Trustees are responsible for making sure that every hospital department has continuous quality improvement processes in place. But how do trustees manage their own continuous quality improvement? How can they determine how well they are performing their leadership responsibilities? And for what do they hold the board chair, the board's chief officer, accountable?
Board Member Assessment
Successful governance practices and performance assessments should include trustees' individual assessments of their own and their peers' performances. The self-assessment process helps to identify personal "leadership gaps" and facilitates the development of personal initiatives to improve leadership performance.
A peer assessment is a good way to evaluate personal governing performance. It enables trustees to evaluate their board colleagues' performance. Trustees can benefit from knowing how colleagues view their performance and their ideas about ways to improve their leadership effectiveness.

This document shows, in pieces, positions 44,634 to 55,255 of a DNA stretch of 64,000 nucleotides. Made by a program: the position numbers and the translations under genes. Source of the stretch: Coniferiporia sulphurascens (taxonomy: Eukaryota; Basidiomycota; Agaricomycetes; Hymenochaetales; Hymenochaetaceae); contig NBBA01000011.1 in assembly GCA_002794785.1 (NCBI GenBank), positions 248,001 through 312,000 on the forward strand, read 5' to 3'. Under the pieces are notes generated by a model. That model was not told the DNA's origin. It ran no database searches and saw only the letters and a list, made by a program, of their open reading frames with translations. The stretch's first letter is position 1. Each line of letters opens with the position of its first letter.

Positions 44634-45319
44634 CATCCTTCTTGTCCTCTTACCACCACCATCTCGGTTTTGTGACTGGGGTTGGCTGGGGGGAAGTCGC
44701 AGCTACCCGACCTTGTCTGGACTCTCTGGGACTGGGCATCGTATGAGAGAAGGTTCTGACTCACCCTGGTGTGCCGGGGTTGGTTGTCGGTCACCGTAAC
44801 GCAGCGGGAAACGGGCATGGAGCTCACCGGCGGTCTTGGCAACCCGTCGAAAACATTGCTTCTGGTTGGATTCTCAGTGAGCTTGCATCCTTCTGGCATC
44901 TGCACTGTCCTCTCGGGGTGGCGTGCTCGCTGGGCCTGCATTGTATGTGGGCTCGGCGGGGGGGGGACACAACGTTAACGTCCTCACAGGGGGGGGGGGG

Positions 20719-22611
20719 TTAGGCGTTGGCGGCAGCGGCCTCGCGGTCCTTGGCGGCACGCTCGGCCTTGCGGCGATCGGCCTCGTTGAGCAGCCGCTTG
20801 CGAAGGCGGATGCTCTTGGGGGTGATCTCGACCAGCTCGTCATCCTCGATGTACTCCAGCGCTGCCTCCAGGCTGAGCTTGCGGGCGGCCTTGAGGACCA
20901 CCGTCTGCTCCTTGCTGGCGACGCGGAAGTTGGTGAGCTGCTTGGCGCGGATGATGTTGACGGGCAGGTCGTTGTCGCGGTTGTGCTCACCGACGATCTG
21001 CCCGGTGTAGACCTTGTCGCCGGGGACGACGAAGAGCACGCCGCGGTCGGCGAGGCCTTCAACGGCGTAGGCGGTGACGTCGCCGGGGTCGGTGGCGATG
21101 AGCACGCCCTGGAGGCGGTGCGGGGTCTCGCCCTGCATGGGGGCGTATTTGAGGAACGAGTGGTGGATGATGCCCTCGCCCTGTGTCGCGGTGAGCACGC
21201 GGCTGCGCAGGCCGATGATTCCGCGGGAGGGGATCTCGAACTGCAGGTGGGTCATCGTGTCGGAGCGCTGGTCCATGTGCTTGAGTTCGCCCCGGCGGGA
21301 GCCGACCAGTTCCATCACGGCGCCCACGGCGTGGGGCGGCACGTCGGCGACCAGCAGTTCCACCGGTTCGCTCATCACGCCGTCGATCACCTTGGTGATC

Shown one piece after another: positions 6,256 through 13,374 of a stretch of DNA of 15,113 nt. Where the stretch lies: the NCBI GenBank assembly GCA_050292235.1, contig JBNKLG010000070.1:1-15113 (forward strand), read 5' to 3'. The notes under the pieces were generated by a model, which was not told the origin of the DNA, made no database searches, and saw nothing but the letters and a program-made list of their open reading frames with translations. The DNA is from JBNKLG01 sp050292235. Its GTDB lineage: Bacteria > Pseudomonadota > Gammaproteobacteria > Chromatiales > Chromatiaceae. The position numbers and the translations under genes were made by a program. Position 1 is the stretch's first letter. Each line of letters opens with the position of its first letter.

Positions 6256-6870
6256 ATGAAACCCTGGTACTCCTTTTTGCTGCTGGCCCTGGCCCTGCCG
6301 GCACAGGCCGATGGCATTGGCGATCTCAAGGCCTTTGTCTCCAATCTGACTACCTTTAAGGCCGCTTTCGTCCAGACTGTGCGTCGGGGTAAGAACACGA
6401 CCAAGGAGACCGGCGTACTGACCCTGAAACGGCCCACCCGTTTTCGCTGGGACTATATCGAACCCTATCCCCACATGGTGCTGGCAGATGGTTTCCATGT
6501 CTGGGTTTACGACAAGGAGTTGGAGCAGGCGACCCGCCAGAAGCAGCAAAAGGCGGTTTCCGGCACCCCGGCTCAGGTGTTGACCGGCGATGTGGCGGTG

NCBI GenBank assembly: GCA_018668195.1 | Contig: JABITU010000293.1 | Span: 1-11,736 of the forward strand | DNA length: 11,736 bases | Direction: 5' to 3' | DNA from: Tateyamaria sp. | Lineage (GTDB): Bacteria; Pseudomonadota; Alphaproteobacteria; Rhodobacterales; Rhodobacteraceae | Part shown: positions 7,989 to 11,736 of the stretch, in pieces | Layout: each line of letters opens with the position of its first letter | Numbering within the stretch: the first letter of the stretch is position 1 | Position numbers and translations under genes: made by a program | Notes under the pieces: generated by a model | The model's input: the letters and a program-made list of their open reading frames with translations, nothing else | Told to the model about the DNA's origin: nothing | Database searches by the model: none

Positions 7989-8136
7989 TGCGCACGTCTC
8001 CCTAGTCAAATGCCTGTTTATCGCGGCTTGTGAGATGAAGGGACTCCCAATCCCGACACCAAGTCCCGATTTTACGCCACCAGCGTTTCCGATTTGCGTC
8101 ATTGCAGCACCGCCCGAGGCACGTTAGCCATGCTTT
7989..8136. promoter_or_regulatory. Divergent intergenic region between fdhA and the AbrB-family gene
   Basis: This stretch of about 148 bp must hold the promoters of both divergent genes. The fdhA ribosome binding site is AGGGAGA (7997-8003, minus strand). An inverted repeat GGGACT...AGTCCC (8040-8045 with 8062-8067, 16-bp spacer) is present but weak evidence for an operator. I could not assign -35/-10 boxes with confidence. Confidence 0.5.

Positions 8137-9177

Trustees should rate themselves and their colleagues in two areas: governing attributes, the factors that define their performance in fulfilling their governance duties; and personal attributes, the factors that describe the personal strengths and abilities required for effective trusteeship. These are examples of attributes that may be included in a peer assessment:
1. Governing Attributes
- Demonstrates understanding of the hospital's mission and vision through his or her governance participation